When archaeologists found a cache of medieval mummies in a Lebanese cave, the amazing discovery took their breath away. The remarkably well-preserved bodies of eight people who were buried in Qadisha Valley opened the gates to a forgotten story. Imagine this meeting of living researchers and people who died centuries ago – although the faces of the deceased were still recognizable, their names and companions were already long gone.
The fascinating mummies were brought to light by a team of archaeologists and speleologists (specialists of caves) from the Groupe d’Etudes et de Recherches Souterraines du Liban- GERSL in 1991. During explorations in the ‘Asi-al Hadath cave, they found the unique remains of people who had lived in this area almost eight centuries ago. The researchers believe the burial had been made around 1283 AD and the mummies were the remains of Maronite people.
Where They Lived
The mummies from the cave are the first, and probably only, of their kind found in Lebanon. The incredibly beautiful artifacts and mysterious story of the people whose burials were discovered in ‘Asi-al-Hadath Grotto opened a new chapter on a story that had long been forgotten.
The cave is located in Hadath-El-Gibbet and it seems to have been a good space to live in in the past. There is a manmade water reservoir near the cave, meaning that people may have had a settlement there. Moreover, the grotto also has two chambers which may have been inhabited.
The Unique Maronite Mummies
Finding the Maronite mummies was different than the discoveries of Egyptian mummies and many other ancient remains. The people who were buried in the cave had been naturally mummified, which made them very lifelike.
The bodies’ state of preservation was impressive. The cave allowed for natural mummification because there were few organisms that could destroy their flesh and the humidity was low. The first mummy the team found belonged to a baby girl. This discovery deeply touched their hearts. According to Guita G. Hourani:
”The shrouded body belonged to a four-month-old infant. Her discoverers named her Yasmine. Clothed and fully interred only 40 cm below ground, she was lying on her back alone in the grave, her head resting on a smooth stone. Yasmine was carefully wrapped in gauze by the team and transported from the grotto to the laboratory. Beneath her shroud, she wore three dresses -one blue, with a beige dress over it and a more elaborate dark beige dress embroidered with silk threads over both. Her head was covered with a headdress, under which she wore a headband made of silk. She was adorned with one earring and a necklace garnished with hand-blown glass pearls and two coin pieces dated to the era of the Sultan Mamluk Baybars. Found nearby were a darker lock of human hair, bay leaves, almonds, walnuts, garlic and onion peels (Gersl 1993: 38-40). Little Yasmine was introduced to the world as the first known mummy of her people.”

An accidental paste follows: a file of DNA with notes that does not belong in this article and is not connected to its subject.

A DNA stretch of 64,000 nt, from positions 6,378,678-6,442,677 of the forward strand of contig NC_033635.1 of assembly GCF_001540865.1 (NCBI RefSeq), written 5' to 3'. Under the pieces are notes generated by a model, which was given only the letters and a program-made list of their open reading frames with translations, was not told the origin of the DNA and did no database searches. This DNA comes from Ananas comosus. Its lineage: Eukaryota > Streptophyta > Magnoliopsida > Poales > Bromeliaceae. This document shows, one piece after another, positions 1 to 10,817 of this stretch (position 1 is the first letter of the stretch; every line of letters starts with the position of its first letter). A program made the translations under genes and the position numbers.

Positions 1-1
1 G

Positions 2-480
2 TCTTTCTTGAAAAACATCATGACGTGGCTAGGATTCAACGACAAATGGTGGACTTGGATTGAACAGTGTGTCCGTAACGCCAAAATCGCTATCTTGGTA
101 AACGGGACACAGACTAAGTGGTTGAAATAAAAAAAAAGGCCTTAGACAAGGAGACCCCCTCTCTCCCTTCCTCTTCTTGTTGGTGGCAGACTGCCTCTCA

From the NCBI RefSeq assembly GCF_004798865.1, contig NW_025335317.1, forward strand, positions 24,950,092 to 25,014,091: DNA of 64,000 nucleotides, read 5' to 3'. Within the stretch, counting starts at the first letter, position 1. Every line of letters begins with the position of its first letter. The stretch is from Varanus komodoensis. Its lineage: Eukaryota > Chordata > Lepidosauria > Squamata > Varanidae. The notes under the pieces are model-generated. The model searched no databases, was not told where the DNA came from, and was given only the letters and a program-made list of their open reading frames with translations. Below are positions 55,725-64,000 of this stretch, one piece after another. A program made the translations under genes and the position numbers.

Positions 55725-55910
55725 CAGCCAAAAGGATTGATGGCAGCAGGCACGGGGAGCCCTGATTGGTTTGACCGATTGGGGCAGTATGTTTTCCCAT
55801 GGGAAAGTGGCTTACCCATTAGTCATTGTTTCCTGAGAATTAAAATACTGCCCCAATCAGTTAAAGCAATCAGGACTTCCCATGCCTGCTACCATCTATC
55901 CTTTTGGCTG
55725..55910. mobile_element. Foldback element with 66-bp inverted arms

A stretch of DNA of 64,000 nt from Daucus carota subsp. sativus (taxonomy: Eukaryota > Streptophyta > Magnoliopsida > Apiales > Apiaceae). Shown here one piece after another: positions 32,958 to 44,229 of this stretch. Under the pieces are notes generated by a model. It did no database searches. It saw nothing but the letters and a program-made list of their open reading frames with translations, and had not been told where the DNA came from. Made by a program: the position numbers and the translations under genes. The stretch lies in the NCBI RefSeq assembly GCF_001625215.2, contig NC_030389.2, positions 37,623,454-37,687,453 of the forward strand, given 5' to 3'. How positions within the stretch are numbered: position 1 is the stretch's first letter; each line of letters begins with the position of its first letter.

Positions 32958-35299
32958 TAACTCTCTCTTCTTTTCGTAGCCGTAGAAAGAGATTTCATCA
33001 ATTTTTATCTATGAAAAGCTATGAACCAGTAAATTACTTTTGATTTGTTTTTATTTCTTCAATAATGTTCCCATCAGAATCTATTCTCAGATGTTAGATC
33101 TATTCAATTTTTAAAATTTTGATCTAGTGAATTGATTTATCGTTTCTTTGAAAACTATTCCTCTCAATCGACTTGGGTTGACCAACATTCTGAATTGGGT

The baby had been buried with her mother. She was laid to rest in the same style the Lebanese bury mothers with infants today – with the baby placed at her mother’s left shoulder.
Apart from the touching burial of the little baby, seven other people were found at the same site – four more children and three adults.
Protecting the Mummies
The bodies have been thoroughly examined and researchers are convinced that they were self-mummified, without any embalming or outside help.
Apart from the famous mummies, the cave also held a number of precious artifacts. For example, the baby named Yasmine was dressed in three dresses. One of them was blue, the second beige, and the last a dark beige decorated with silk thread embroidery. She also wore a beautiful silk headband.
Moreover, the baby girl was buried with jewelry – one earring and a necklace with glass beads. She also had two coins from the rule of Sultan Mamluk Baybars placed alongside her remains. Moreover, researchers discovered textiles and unique wooden arrows characteristic to this period scattered inside the cave.
The bones of several other people were also found in the cave. Their story remains unknown, but there is a suspicion that they all died around the same time.
Searching for the Truth
How did they all die? The Crusades may shed some light on this mystery. The city of Tripoli (not far from the cave) was one of the four major cities in the Crusaders’ kingdom of Jerusalem and there was a great deal of turmoil during their occupation of the area. It is generally believed that these people were hiding from the Crusaders when they met their demise. However, this is an assumption and the cause of their deaths is still questioned today.